Eventually, in the film, we see that the feelings in Riley’s head have replaced the console with another, bigger console, where there is room for all of them to work side by side, presumably allowing Riley to feel more than one emotion at a time.

“I think it might give a sense of relief to children,” Bernecker remarks, “to know that you can, and probably should, feel more than one emotion at a time. That’s a healthy thing to encourage.”

In Inside Out, Riley can’t shake the thought that life would be better if Mom and Dad had never hauled her to California, where people eat pizza with broccoli on it. After our conversation, Bernecker, likewise, can’t shake the thought that she might have added some necessary context to one of the points she made.

“When you asked if I thought that Riley would still go through what she did,” she writes in her email, “even if she didn’t make the move, I said, ‘Yes.’ But I’ve thought more about that, and I retract my ‘yes,’ and now answer your question with, ‘It depends.’

“Given Riley’s stable upbringing and secure attachment to her parents,” she continues, “it’s possible that she may not have experienced preadolescence with such intensity, and a brand new, bigger ‘console’ at Headquarters would likely not be necessary, yet. Without the move, her imbalancing and restructuring process could take place later in her teen years or even young adult years. The inner turmoil—mood swings, et cetera—is a sign that the restructuring process is underway.

“I think this movie is applicable to all ages,” Bernecker writes, “in that restructuring can happen at any age. When a big psychosocial stressor occurs—i.e., a move, breakup, divorce, death, lost job, et cetera—depending on one’s inner and outer resources and other factors, it can be devastating. That loss can stir up past losses, if unresolved, and can or will require a new, bigger console at Headquarters.”

Just as there’s always room for more than one emotion at the controls, there’s always room for one more thought from the doctor. Before our conversation concluded, Bernecker left me with this final thought.

“There is an inner life that happens in children,” she says, “in all of us actually, that not everyone sees or pays attention to. In the movie, I thought Riley was showing hints of sadness from the beginning, right below the surface. But she was hiding it. And that’s the point of the movie, and why it’s so good.

“Just because we see one thing on the outside,” she concludes, “doesn’t mean that’s all that’s happening on the inside.”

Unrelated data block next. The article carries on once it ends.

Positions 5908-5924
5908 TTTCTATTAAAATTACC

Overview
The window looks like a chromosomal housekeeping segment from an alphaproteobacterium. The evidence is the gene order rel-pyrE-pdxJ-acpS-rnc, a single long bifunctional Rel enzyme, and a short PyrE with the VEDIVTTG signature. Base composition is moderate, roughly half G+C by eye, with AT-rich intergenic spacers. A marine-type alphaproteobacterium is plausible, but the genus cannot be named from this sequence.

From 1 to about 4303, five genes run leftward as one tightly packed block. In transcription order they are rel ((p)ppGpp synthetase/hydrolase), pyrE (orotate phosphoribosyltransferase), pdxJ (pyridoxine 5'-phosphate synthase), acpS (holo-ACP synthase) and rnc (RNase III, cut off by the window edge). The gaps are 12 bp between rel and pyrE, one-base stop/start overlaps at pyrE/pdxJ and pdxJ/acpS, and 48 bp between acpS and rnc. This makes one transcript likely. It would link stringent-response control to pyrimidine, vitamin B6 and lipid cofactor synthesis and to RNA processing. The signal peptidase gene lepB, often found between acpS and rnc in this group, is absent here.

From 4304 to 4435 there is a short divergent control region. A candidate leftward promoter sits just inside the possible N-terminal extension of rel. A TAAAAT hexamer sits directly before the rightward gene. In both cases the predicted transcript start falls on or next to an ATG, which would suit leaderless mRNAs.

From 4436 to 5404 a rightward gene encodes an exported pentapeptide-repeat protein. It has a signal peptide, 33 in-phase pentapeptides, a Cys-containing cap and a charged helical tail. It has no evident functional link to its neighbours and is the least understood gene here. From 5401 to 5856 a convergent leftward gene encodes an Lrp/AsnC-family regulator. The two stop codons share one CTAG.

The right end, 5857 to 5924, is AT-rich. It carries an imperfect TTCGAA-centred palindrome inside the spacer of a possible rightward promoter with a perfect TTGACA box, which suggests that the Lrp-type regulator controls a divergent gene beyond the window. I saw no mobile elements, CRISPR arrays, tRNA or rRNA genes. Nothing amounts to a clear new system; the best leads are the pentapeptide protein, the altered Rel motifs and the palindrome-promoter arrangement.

Will Durst finds hope in ‘Tomorrowland’

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“Well I don’t care what the critics say—I think it’s a great message!”

So confesses Will Durst, exiting the San Rafael movie theater where we’ve just watched the upbeat, epic action movie Tomorrowland, Disney’s optimistic answer to the end-of-the-world gloom and doom of Mad MaxSan Andreas and Age of Ultron.

Wait a minute.

Age of Ultron was a Disney movie, wasn’t it?

Never mind.

“You know what? I liked Tomorrowland a lot!” continues Durst, the San Francisco-based comic, author and political satirist known for finding a silver lining of humor in even the worst of situations. “I like the whole ‘hope’ thing in the movie. Stop with the doom and gloom already. I think the movie is totally right. I think all of these apocalyptic-nightmare-dystopia movies are a self-fulfilling prophecy. It’s nice to have something that challenges that a little.”

Tomorrowland, directed by Brad Bird (The Iron GiantThe Incredibles) is nothing if not a challenge to the norm—not that it doesn’t offer a bit of sobering future shock on its way to suggesting a possible redemption. The movie is inspired, in part, by the utopian dreams of Walt Disney, who concocted the original Tomorrowland attractions at Disneyland and went on to dream up the futuristic Epcot Center at Disney World. It follows a brilliant teenager named Casey Newton (Britt Robertson), who hears warnings of global warming and nuclear proliferation and asks, “What are we doing to fix it?” When she finds a mysterious pin showing her a glimpse of a big, bright, beautiful city full of rocket packs and hovering busses, she heads out in search of the reclusive inventor Frank Walker (George Clooney), who might know how to take her there.

Unfortunately, she eventually learns, the world is going to end in 58 days, and nobody cares enough to change it. Critics have called the movie “half-baked” and “simplistic,” even accusing it of having lapses in logic. But criticizing a film like Tomorrowland for a few logical failures is a bit like finding plot problems in Aesop’s Fables.